| 13. yf ij fyght & that both lye vpõ the true gardant fyght & that one of them will neede ſeek to wyn the half ſword by preſſinge in, y<sup>t</sup> may yõ ſaflye do, for vpõ y<sup>t</sup> fyght the half ſworde may ſafflye be woon, but he y<sup>t</sup> firſt cometh in, Muſt fyrſt go out, & y<sup>t</sup> prſently, otherwiſe his gard wilbe to wyde aboue to defend his hed, or yf fyt for y<sup>t</sup> defence, then wil it be to wyde vnd<sup>r</sup>neath to defend y<sup>t</sup> thruſt frõ his body w<sup>ch</sup> things the patient Agent may do, & fly out ſaf, & y<sup>t</sup> Agent cannot avoyd it, becauſe the moving of his feet maketh his ward vnequall to defend both prts in due tyme, but the one or the other wilbe diſceived & in danger, for he being Agent vpon his firſt entrance histyme (by reason of y<sup>t</sup> numb<sup>r</sup> of his feet), wilbe to longe, ſo y<sup>t</sup> y<sup>e</sup> patient Agent may firſt enter into his action, & the Agent muſt be of force an after doer, & therfore cannote avoyde this offence aforeſaid.
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| 14. If he come in to encounter the close & grip upon the bastard guardant ward, then you may cross his blade with yours upon the like guardant ward also, & as he comes in with his feet & have gained you the place, you may presently uncross & strike him a blow on the head, & fly out instantly, wherein he cannot offend you by reason of his lost time, nor defend himself upon the uncrossing, because his space is too wide whereby his time will be too long in due time to prevent your blow, this may you do safely.
 
| 14. If he come in to encounter the close & grip upon the bastard guardant ward, then you may cross his blade with yours upon the like guardant ward also, & as he comes in with his feet & have gained you the place, you may presently uncross & strike him a blow on the head, & fly out instantly, wherein he cannot offend you by reason of his lost time, nor defend himself upon the uncrossing, because his space is too wide whereby his time will be too long in due time to prevent your blow, this may you do safely.
 
| 14. yf he com in to encounter the Cloze & grype vpõ y<sup>e</sup> baſtard gardant ward, then yõ Maye Croſſe his blade w<sup>t</sup> yo<sup>r</sup>s vpõ the lyke gardant ward alſo, & as he cometh in w<sup>t</sup> his feet & haue gayned yõ the place, yõ may p<sup>r</sup>ſently vncfoſſe & ſtryke him a ſound blowe on y<sup>e</sup>hed, & fly out inſtantly, wher in he cannot offend yõ by reaſon of his loſt tyme, nor defend him ſelf vpon yo<sup>r</sup> vncroſſing, becauſe his ſpace is to wyde wherby his tyme wilbe to longe in due tyme to prvent yo<sup>r</sup> blowe, this may yõ do ſafly.
 
| 14. yf he com in to encounter the Cloze & grype vpõ y<sup>e</sup> baſtard gardant ward, then yõ Maye Croſſe his blade w<sup>t</sup> yo<sup>r</sup>s vpõ the lyke gardant ward alſo, & as he cometh in w<sup>t</sup> his feet & haue gayned yõ the place, yõ may p<sup>r</sup>ſently vncfoſſe & ſtryke him a ſound blowe on y<sup>e</sup>hed, & fly out inſtantly, wher in he cannot offend yõ by reaſon of his loſt tyme, nor defend him ſelf vpon yo<sup>r</sup> vncroſſing, becauſe his ſpace is to wyde wherby his tyme wilbe to longe in due tyme to prvent yo<sup>r</sup> blowe, this may yõ do ſafly.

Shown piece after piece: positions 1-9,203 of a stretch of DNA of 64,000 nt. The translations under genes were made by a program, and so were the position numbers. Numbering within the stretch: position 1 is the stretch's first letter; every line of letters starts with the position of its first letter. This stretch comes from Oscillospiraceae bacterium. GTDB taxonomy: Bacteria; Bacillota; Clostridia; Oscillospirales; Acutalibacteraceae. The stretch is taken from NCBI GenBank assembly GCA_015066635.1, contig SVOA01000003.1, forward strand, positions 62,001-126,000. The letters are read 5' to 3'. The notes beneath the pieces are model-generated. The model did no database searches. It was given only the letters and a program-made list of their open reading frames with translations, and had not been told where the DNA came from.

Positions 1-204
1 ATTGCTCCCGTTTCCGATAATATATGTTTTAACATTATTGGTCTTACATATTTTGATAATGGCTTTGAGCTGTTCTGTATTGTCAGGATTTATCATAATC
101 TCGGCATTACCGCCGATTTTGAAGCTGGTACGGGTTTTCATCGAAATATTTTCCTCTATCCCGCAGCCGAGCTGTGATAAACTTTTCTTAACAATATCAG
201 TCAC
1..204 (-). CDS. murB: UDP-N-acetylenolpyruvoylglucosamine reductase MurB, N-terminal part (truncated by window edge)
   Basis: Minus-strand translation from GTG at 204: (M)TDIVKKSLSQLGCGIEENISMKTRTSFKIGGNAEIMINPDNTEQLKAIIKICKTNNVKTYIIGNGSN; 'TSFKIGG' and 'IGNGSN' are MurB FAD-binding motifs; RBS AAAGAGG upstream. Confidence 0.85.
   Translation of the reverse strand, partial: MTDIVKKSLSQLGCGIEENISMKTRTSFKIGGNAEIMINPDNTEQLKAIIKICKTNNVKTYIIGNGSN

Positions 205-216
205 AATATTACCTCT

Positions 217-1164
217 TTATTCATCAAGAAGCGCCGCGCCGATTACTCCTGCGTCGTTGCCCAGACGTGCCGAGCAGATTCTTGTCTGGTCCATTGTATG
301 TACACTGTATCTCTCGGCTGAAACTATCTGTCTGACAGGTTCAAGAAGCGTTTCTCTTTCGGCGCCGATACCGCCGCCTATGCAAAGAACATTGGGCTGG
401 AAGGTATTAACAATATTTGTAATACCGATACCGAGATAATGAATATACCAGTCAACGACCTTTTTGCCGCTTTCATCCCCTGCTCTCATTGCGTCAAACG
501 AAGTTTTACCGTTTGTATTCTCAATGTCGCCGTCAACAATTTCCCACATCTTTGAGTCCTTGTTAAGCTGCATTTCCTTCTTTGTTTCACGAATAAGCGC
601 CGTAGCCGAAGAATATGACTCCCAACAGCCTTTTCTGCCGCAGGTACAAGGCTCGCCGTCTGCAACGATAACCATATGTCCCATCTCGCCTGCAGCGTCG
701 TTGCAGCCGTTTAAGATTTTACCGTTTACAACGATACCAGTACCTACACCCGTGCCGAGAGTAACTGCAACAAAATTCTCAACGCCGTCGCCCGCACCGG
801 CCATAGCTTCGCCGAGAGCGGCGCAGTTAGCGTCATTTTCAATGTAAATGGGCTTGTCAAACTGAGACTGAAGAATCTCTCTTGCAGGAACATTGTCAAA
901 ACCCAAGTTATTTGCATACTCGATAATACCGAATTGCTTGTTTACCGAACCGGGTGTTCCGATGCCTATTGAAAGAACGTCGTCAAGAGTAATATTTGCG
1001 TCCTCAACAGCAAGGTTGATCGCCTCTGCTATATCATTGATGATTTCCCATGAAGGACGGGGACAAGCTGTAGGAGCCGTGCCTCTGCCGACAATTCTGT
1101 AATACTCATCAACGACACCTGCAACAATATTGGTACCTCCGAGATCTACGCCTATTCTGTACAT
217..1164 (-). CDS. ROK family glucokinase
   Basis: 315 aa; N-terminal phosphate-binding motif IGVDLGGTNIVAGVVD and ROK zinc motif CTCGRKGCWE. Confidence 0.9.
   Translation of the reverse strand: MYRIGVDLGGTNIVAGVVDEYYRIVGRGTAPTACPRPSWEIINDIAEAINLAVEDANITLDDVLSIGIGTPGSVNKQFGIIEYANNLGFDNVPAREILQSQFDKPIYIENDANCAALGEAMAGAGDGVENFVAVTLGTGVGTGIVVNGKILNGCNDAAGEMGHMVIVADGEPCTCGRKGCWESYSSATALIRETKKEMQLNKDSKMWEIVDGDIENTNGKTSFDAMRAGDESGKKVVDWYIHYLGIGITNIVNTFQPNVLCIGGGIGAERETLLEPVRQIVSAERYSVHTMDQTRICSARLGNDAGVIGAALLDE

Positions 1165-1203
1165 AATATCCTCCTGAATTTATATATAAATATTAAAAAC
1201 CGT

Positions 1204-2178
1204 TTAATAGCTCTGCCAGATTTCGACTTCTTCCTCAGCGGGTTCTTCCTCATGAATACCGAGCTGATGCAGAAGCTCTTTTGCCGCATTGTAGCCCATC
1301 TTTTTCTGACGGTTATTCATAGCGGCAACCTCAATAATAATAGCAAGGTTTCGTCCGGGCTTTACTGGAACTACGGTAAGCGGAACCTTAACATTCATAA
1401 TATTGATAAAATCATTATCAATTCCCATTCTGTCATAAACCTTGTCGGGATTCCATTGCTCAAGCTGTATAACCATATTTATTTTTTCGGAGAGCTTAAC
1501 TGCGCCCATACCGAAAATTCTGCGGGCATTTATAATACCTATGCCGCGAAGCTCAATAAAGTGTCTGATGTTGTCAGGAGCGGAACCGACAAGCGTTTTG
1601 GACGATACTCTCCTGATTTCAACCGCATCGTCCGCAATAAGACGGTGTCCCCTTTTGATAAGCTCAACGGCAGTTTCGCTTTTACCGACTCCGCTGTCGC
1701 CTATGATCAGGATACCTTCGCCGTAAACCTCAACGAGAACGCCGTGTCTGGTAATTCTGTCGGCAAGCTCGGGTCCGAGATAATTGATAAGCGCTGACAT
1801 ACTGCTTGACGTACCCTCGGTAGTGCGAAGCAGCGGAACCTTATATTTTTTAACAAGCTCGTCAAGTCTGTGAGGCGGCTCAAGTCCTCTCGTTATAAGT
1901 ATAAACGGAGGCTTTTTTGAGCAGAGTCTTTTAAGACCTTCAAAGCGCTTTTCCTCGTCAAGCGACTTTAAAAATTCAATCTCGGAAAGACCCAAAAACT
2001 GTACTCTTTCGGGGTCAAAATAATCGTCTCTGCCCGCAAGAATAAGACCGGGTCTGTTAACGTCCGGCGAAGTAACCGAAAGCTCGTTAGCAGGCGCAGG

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| 15. If he comes in upon the bastard guardant ward, bearing his hilt lower than his head, or but breast high or lower, then strike him soundly on the head which thing you may easily do, because his space is too wide in due time to ward the same.
 
| 15. If he comes in upon the bastard guardant ward, bearing his hilt lower than his head, or but breast high or lower, then strike him soundly on the head which thing you may easily do, because his space is too wide in due time to ward the same.
 
| 15. yfhe cõ in vpon the baſtard gardant ward, bearing his hylt lower than his hed, or but breſt hye or lower, then ſtrik him ſoundly on the hed w<sup>ch</sup> thinge yõ may eaſylye do, becauſe his ſpace is to wyde in due tyme to ward the ſame.
 
| 15. yfhe cõ in vpon the baſtard gardant ward, bearing his hylt lower than his hed, or but breſt hye or lower, then ſtrik him ſoundly on the hed w<sup>ch</sup> thinge yõ may eaſylye do, becauſe his ſpace is to wyde in due tyme to ward the ſame.
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| 16. If your enemy charge you upon his Stocata fight, you may lie variable with large distance & uncertainty with your sword & body at your pleasure, yet so you may strike, thrust or ward, & go forth & back as occasion is, to take the advantage of this coming in, whether he does it out of the Stocata, or Passata, which advantage you shall be sure to have, if you observe this rule & be not too rash in your actions, by reason that the number of his feet will be great, & also because when those 2 fights are met together, it is hard to make a true cross, therefore without large distance be kept of them, commonly they are both hurt or slain, because in narrow distance their hands have free course & are not tied to the time of the foot, by which swift motion of the hand the eye is deceived, as you may read more at large in the --- chapter of my paradoxes of defence. You may also use this fight, against the long sword, or long rapier, single or double.